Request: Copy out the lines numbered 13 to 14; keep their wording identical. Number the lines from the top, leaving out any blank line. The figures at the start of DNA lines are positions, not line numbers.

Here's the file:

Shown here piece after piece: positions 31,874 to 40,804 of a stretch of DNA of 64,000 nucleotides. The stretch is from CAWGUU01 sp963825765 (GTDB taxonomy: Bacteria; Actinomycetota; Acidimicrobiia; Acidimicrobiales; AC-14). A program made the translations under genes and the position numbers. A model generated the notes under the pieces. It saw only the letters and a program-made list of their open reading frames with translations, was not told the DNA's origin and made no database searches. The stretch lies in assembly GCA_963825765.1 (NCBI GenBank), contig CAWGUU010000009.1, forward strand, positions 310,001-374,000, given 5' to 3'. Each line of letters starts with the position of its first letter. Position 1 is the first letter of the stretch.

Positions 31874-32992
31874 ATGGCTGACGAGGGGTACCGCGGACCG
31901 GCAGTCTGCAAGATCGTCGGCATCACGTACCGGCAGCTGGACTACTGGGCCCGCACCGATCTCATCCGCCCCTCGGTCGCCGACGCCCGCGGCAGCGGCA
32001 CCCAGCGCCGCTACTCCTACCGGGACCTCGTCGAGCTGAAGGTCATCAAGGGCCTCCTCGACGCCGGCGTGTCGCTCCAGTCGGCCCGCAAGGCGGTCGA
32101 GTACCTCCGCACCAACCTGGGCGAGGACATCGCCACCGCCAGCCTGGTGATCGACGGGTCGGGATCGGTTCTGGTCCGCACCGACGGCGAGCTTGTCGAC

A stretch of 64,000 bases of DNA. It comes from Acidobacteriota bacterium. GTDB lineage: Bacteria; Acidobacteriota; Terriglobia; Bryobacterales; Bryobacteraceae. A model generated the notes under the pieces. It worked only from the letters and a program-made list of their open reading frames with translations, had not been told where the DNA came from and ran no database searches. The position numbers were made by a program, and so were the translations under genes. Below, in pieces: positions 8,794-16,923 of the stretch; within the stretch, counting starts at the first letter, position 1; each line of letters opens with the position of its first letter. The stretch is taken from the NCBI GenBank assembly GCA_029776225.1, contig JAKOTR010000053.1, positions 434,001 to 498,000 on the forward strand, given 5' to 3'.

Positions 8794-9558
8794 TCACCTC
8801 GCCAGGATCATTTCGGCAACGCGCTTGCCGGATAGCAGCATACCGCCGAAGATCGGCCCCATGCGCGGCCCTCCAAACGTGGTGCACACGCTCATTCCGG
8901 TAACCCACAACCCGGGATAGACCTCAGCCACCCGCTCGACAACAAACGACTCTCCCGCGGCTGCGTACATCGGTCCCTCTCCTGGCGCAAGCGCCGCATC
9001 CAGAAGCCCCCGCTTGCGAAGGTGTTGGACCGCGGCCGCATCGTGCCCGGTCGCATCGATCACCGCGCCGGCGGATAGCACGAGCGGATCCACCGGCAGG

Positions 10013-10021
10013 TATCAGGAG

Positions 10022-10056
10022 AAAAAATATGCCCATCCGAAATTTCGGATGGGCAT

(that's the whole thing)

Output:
Positions 10013-10021
10013 TATCAGGAG